“As a mom of three boys, I’ve experienced this encounter all too many times.
‘Awe! He’s adorable! How are things going? How’s he sleeping?’
Once you have a baby, somehow or another, every friend, family member, and stranger is suddenly super interested in your life and they all want to know one thing. How is baby sleeping?
Well I’ll tell ya Janice, if you couldn’t already tell by the giant black bags under my eyes, baby isn’t sleeping well. He breastfeeds about every 30 minutes, will only fall asleep if he’s being bounced, rocked, and having his butt pat all at the same time, and he won’t sleep in his crib for longer than thirty seconds.
What started out as a harmless question regarding your child’s sleep, has now developed into Janice giving you all the joyful unsolicited parenting advice she can summon. She’s sweetly and annoyingly telling you all the things she thinks your sleep deprived brain couldn’t have possibly considered.
Stop nursing him so often.
Use a swaddle, it worked for my Jimmy.
He needs to just cry it out.
He’s becoming too dependent on you. It’s hard, but you need to break that habit.
And on and on.
I’ve recently stopped to consider this rather strange interaction with others when it comes to babies and sleep.
First of all, when did newborn babies not sleeping through the night become a bad thing?
We just took this beautiful child, who’s only known the warmth, comfort, and safety of our wombs, and thrust him into a loud, cold, and uncomfortable environment. Why are we so shocked and concerned when these babies wants to be held, rocked, nursed, and soothed rather than lay cold, hungry, and alone in their open hard cribs?
God forbid those same newborns grow into bigger babies and still aren’t sleeping well.
Have you ever been stuck at grocery store checkout talking to a Nancy because she asked about your nine month old and you ended up telling her he still wasn’t sleeping well, hence the reason you had so much coffee and creamer in your cart.
You’re met with a horrified expression, ‘Your nine month old, still isn’t sleeping?!’
‘Well,’ you start, ‘he still nurses throughout the night. It’s more of a comfort thing than anything else. And he can’t be swaddled anymore because he rolls over, and he just seems to hate his crib, and–’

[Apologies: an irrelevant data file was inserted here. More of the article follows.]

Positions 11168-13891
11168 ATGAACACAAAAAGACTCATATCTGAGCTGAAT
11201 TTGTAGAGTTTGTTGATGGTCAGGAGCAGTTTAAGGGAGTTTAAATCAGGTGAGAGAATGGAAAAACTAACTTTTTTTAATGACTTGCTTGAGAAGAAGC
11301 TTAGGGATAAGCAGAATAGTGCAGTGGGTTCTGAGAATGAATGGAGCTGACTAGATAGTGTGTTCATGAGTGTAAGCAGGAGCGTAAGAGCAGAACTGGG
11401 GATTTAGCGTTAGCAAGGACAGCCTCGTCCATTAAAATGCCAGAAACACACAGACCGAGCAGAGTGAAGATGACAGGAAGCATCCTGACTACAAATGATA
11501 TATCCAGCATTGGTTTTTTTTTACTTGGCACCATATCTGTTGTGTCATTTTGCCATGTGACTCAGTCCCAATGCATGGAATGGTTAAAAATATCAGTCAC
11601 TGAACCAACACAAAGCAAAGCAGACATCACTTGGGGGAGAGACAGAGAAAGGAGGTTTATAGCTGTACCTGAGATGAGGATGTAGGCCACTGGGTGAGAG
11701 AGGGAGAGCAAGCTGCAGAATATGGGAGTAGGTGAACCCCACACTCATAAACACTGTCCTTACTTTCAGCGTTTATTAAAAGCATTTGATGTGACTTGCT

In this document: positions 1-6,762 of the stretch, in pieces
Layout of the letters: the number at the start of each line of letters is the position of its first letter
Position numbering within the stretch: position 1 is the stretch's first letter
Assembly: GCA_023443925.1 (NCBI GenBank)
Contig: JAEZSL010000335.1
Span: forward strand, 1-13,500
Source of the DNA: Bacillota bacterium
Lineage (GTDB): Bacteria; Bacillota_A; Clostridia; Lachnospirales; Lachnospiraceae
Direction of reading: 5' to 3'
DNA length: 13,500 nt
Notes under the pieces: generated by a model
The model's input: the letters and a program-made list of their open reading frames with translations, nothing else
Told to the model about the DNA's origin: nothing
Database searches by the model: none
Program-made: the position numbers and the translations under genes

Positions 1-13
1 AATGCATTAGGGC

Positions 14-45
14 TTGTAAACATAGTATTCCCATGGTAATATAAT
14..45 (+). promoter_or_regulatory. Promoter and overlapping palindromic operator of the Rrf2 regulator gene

And Nancy is still staring at you like you’re some poor lost soul who’s in need of some major help which cues the long list of advice that’s ‘sure’ to work if you just commit. And surely, you don’t want a ten-year-old still sleeping in your bed, right? And these sleeping issues will make for lifelong struggles down the road. And while she talks, you’re just searching for the nearest grocery cart going a touch too fast so that you can put your head directly in its path if it means leaving the conversation.
GUYS. We have got to stop judging a mom’s ability to parent based on how well her kids are sleeping.
Sleep training is HARD.
Some babies and kids just struggle to sleep. Despite the night light, and the oil diffuser, the music, the fan, the weighted blanket, the bottle, the paci, their favorite lovey, and the humidifier, they still struggle, and that’s OKAY.
What works for some children, doesn’t work for others. Some moms are okay with the cry it out method, others aren’t. Some parents rock their kids to sleep every night, others want them to self soothe to sleep. But whatever the parents decide is best, it’s their choice. Their child’s ability to fall asleep and stay asleep doesn’t say anything about the parents or the child!
Allow me to share a few secrets with you.
How and when my child sleeps is none of your business.
My child’s sleep schedule is not on a public debate forum.
Whether my child sleeps through the night, or is up every hour, doesn’t dictate how good of a mom I am.
Let’s stop asking this sleep question of others as if their parenting success hinges on it, because it doesn’t. If you know of someone who’s child isn’t sleeping well, offer sympathy. I think we’ve all been there at some point or another. And after that, encourage them!
I promise you that these moms don’t need to hear things they’ve already tried but didn’t have success with. I promise you we don’t care that you rubbed essential oils in between your kids toes twice a day and he slept through the night. But I can promise you that what we’d love is a word of encouragement. A simple, ‘You’re doing great! This phase doesn’t last forever. Hang in there, momma!’
If you’re a friend or family member, stop offering new tips and tricks to get their kid to finally snooze. Instead, offer your help. Offer to rock the baby while mom sleeps. Offer to bring her some coffee. Offer a listening ear without judgement. When in doubt, offer your presence and helping hands.
We’re all just doing our best.”
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